Phil Neville and the FA urged to address sexist tweets from new Lionesses boss
The Women’s Sport Trust charity questioned the appointment, on the basis Neville has never worked in the women’s game previously.
Phil Neville and the Football Association have been urged to address the sexist tweets that have come back to haunt the new manager of England Women.
Historical tweets posted in 2012 by the former England defender saw Neville face criticism on his first day in his new job at the Football Association.
“Morning men couple of hours cricket be4 work sets me up nicely for the day,” Neville wrote.
When asked why he only referred to men in his post, Neville replied: “When I said morning men I thought the women would of been busy preparing breakfast/getting kids ready/making the beds-sorry morning women!”
Neville deleted the post on Tuesday and appeared to remove his Twitter account, @fizzer18, which was unavailable to users.
The Women’s Sport Trust charity says Neville, and the FA, should waste no time in responding “appropriately” following his messages.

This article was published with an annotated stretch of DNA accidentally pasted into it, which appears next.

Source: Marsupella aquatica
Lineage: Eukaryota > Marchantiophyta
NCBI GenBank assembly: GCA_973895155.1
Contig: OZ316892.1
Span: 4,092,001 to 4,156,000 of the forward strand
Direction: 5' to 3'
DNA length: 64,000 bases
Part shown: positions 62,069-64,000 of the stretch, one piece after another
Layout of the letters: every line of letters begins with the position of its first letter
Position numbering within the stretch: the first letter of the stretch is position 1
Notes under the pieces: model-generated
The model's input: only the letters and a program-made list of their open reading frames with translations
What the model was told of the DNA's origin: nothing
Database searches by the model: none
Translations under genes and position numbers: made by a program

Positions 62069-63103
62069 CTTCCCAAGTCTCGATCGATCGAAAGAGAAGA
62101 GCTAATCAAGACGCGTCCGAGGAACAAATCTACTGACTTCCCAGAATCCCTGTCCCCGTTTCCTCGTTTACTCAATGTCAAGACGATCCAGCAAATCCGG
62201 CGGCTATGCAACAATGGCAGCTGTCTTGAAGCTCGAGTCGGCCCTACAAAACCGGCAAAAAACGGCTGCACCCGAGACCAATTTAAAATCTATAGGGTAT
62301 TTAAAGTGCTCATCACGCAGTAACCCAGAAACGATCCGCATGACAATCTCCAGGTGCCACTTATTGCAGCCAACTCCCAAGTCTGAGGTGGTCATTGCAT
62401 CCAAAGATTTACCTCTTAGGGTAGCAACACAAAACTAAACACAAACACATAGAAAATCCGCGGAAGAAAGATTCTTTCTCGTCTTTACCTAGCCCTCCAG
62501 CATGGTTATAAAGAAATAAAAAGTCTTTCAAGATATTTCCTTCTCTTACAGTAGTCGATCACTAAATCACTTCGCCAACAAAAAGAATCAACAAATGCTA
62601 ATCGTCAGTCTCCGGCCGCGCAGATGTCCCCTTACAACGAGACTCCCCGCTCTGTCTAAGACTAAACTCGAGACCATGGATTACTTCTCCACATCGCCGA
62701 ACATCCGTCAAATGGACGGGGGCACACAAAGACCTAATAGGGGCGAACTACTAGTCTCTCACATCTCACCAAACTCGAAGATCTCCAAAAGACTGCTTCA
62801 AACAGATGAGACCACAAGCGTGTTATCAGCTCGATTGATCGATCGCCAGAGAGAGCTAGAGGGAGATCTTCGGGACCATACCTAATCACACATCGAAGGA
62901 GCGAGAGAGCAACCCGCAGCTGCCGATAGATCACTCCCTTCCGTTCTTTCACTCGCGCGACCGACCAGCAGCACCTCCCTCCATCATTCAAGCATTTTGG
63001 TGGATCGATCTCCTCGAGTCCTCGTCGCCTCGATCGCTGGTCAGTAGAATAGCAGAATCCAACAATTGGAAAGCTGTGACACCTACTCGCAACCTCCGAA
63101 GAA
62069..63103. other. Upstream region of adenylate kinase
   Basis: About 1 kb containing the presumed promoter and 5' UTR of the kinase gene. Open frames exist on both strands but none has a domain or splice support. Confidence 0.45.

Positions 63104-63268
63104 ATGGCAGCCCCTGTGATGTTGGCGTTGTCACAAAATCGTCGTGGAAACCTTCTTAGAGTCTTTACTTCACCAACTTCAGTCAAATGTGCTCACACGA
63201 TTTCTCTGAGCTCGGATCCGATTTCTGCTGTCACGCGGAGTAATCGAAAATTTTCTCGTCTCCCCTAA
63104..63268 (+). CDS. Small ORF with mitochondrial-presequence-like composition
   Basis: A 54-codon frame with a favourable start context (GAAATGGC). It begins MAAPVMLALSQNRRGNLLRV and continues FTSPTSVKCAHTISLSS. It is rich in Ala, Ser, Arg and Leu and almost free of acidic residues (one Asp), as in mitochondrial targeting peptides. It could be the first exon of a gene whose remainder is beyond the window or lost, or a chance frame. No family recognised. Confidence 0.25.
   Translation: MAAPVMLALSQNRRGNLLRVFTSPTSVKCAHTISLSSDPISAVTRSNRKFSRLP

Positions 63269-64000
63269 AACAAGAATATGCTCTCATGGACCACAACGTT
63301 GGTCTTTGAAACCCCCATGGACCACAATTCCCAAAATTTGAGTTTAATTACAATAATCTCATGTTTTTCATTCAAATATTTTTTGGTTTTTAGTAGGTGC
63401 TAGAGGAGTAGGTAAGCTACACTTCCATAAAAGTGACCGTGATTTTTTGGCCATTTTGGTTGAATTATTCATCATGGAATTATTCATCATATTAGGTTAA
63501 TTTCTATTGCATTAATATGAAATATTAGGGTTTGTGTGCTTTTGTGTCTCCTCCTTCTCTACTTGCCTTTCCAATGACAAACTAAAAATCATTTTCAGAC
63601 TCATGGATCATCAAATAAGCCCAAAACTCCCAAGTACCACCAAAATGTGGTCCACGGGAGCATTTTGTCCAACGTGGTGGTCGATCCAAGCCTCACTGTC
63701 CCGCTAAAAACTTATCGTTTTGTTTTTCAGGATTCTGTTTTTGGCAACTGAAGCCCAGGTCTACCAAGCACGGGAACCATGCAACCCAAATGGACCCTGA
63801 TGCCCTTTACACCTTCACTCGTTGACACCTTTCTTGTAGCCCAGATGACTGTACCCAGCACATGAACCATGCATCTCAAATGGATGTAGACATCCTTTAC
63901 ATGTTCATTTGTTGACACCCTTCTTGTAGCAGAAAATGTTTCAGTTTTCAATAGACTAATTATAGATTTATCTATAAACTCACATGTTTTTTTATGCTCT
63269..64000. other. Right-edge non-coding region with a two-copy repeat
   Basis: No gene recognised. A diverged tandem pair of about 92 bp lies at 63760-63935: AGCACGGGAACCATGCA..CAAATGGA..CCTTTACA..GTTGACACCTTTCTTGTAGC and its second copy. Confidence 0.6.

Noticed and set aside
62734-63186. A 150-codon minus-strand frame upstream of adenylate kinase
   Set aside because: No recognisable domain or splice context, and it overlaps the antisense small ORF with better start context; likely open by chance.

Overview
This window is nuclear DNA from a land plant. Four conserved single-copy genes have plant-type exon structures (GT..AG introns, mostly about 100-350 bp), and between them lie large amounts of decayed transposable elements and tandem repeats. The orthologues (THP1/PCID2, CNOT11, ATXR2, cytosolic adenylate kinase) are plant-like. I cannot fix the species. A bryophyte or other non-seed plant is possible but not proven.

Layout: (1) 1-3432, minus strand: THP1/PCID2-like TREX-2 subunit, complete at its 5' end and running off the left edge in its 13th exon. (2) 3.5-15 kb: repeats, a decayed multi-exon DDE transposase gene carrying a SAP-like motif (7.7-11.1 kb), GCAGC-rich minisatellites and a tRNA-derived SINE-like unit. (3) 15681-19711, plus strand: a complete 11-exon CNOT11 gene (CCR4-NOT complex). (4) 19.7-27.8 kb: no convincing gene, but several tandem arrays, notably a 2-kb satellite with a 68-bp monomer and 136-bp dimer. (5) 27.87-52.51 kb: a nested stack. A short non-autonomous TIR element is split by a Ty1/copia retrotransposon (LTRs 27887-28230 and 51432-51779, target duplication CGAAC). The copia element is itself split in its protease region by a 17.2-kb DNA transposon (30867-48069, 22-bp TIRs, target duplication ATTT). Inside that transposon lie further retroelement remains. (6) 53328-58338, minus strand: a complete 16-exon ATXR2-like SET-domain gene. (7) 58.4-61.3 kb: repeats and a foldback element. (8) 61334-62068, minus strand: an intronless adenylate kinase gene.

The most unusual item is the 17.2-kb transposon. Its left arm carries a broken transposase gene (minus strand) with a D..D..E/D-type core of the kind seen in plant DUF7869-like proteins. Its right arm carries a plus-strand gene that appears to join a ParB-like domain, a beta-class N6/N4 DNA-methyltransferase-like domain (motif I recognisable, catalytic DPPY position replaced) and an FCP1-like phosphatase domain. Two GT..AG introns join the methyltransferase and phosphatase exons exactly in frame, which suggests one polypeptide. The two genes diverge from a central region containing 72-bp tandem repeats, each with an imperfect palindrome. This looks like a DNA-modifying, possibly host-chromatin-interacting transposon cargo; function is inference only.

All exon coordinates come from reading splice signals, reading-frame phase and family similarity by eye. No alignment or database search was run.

The WST questioned the appointment, on the basis Neville has never worked in the women’s game previously.
It added: “We are also saddened by Phil Neville’s historical tweets and the lack of comment about this from the FA. In the age of MeToo and TimesUp, all individuals and organisations must be more aware of past sexist behaviour and respond to it appropriately.”
The WST, whose patrons include former England striker Kelly Smith, questioned why the FA would turn to Neville in the first place.
He holds the UEFA Pro Licence, and has worked at Manchester United and Valencia, but Neville has catching up to do in terms of his awareness and understanding of women’s football.
The WST said: “The Women’s Sport Trust is disappointed at the apparent lack of transparency and process in the appointment of Phil Neville as the new manager for the England women’s football team.
“Our national women’s team deserve the very best coach available to fulfil their enormous potential and inspire millions of men and women.
“To see a high profile, former professional footballer virtually parachuted in to such a significant role in football without the level of experience required, undermines the coaching pathway and will be a blow to hundreds of football coaches, both male and female, currently working towards their badges at all levels.”
Chelsea Ladies boss Emma Hayes ruled herself out of England contention by signing a new long-term contract with the Women’s Super League side, while Mo Marley, who was in interim charge of the side, is reported by the FA to have withdrawn from consideration after initially applying for the post.
Neville replaces Mark Sampson, who was accused of racism by England striker Eni Aluko, although he was eventually sacked for what the FA described as “inappropriate and unacceptable behaviour” in a previous role with Bristol Academy.